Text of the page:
The underpinning arrogance that was betrayed by the careless remark offers rationale for an interrogation of humanity’s propensity for prejudiced profiling. That propensity remains a recurring decimal especially in the elitist conservative echelon of western society. This is the class that the likes of Cruz represent. But there were other pathetic actors in this spectacular drama sketch that remind us that the tendency for such profiling is not exclusively elitist.
Cruz spoke to a patronizing crowd. One can’t fathom that all those in that congregation were elitists. It was interesting to listen to the crowd as they gratuitously acknowledged Cruz’s epigram. The average congregant at that Texas gathering is bound to the likes of Cruz by the yarns of ideology, political opinion and similar tendency to condescend towards supposedly lesser civilizations. However, one distinction that could be made between Cruz on one hand and the crowd on the other is the wealth of information that each group possesses, information on which basis one might evaluate their roles in the drama.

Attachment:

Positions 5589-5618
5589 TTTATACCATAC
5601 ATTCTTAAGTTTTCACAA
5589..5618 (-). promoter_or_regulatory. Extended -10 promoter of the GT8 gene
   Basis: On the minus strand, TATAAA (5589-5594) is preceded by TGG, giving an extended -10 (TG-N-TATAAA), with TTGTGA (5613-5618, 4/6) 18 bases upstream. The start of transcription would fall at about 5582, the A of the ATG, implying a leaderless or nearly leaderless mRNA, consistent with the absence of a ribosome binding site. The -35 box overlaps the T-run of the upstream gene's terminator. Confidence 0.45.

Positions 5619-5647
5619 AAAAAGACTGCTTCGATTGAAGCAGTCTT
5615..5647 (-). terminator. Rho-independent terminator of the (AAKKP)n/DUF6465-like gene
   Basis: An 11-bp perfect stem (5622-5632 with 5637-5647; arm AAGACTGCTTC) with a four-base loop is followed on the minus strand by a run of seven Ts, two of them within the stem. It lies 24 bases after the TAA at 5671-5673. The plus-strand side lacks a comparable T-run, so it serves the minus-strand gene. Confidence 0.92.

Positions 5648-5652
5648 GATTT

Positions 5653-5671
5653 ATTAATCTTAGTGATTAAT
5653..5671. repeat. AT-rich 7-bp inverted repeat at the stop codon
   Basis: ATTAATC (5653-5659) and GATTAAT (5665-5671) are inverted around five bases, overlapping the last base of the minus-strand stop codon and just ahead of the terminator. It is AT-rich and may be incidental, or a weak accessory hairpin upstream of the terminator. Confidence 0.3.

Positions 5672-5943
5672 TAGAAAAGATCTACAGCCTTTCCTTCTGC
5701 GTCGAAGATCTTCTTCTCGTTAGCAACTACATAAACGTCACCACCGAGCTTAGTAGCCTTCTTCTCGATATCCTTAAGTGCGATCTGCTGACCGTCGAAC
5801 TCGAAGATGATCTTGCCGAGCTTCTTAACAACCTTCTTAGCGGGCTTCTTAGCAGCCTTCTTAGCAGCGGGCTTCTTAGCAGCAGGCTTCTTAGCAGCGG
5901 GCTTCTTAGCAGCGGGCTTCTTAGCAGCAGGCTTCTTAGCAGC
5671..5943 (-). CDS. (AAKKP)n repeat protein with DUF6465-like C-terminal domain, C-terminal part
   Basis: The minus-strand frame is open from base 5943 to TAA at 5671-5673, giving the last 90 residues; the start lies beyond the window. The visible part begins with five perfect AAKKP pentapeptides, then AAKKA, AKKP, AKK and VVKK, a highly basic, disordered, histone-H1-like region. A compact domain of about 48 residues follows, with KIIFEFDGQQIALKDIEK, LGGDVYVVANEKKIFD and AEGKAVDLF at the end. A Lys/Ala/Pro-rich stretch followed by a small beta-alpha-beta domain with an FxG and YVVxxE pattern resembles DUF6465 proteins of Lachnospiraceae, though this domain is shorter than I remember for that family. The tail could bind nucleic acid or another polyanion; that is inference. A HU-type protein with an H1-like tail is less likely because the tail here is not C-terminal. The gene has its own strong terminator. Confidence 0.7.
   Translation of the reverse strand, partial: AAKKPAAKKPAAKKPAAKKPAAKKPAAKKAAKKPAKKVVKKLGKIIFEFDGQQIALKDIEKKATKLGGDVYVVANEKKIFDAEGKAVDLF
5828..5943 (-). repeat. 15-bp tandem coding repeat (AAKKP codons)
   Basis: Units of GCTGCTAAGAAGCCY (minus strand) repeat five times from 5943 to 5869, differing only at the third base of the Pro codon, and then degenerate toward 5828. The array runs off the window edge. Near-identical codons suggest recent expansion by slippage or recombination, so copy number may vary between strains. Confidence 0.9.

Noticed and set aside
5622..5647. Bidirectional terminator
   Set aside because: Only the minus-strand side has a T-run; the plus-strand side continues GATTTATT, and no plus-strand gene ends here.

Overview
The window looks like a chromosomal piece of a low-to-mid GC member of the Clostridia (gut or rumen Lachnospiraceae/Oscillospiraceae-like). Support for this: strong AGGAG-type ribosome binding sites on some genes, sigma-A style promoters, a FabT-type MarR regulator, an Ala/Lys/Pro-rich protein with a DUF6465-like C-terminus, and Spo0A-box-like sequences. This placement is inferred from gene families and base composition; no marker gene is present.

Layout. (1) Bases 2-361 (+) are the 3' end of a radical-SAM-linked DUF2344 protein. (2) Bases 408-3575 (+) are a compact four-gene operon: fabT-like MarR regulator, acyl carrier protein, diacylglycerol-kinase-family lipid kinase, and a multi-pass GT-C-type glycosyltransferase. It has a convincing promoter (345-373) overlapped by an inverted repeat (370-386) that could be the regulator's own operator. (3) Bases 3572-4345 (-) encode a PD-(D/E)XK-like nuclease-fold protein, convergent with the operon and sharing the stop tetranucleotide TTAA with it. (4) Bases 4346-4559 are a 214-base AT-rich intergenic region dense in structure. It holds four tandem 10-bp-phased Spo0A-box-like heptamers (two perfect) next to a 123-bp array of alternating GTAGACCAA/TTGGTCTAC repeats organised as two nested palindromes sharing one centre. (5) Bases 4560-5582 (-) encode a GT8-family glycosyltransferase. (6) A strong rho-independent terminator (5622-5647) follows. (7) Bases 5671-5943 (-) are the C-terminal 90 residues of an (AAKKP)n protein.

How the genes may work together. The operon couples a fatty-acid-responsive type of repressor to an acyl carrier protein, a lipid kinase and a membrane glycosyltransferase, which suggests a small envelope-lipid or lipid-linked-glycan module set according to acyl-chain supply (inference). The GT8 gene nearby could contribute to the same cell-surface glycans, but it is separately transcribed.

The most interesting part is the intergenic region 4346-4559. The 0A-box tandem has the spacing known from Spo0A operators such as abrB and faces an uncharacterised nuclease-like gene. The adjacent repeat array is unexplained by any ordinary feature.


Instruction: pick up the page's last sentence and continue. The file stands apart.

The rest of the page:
Cruz is a political office holder and that accords him certain privileges, one of which is access, however limited, to comprehensive intelligence on the world beyond America’s shores. Those who produce this intelligence are adept at what they do; their intelligence briefs on the Nigerian condition would bother on more substantive issues than the criminal activities of a small segment of the Nigerian populace. That is a second reason why Cruz’s conduct on the matter is reproachable: he is positioned to know better than to magnify that small component of the Nigerian story whilst making a major political statement.